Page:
World Cannabis Week » April 19th - April 23rd, 2017

Sarah Palin’s hometown of Wasilla isn’t the only place you can get a great Baked Alaska. It just won’t get you baked.

The town’s city council issued a slate of rules before legalization went into effect in February that included a ban on making edibles in homes, meaning pot brownies and the like are officially illegal in the town of 8,600. While many celebrated the new laws that make Alaska the third state to legalize recreational marijuana, not everyone was alaska edibles

Bruce Schulte, public relations manager for the Coalition for Responsible Cannabis Legislation, was particularly incensed and decried the move as  likely unconstitutional.

“How can you tell people what to do in their own homes?” said Schulte.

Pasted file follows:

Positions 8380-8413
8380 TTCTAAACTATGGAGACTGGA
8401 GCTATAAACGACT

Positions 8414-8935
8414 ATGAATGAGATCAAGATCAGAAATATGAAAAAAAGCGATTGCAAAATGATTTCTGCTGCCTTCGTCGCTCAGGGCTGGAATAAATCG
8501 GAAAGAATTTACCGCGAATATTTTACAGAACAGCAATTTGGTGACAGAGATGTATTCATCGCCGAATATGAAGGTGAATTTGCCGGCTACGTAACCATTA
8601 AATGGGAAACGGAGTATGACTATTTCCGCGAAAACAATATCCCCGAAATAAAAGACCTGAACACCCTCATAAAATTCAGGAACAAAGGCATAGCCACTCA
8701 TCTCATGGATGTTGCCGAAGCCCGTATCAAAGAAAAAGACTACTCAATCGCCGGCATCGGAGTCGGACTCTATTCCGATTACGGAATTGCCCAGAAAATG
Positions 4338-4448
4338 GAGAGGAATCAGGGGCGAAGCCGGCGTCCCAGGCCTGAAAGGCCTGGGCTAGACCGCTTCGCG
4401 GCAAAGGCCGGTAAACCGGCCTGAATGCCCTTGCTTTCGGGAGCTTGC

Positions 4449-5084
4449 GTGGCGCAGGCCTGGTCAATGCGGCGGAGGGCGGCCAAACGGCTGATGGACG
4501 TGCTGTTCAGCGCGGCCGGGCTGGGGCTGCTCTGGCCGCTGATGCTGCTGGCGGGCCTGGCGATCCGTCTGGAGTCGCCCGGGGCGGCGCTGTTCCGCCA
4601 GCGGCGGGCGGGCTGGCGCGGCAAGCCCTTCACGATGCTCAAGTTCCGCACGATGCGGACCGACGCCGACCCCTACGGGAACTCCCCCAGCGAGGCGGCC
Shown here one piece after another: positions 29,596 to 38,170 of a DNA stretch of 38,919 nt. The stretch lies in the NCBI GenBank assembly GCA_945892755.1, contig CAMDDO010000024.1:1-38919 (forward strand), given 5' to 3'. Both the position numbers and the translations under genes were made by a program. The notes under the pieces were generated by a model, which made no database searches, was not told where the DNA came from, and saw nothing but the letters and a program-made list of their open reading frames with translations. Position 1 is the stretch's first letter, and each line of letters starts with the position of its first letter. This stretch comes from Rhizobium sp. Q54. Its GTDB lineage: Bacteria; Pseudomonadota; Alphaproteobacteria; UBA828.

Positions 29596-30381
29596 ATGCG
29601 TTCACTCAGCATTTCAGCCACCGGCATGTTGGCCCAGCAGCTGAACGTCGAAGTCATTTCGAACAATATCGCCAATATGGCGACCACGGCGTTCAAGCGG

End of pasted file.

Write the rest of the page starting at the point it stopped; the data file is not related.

People have been making homemade pot confections for decades, a practice that’s widely considered to be safe and harmless, which makes the move all that more complexing. Edibles also represent a healthier choice over smoking, not to mention a cash cow.

In a recent report by Colorado’s Marijuana Enforcement Division, the number of edibles sold in 2014 — the first year of legalization in the Centennial State — hit nearly 5 million units.

In honor of Alaska’s most famous governor, here’s a recipe for Baked Alaska (the “Flamin’ Palin”) courtesy of The Cooking Channel. Feel free to add your own marijuana. At least, as long as you don’t live in Wasilla.

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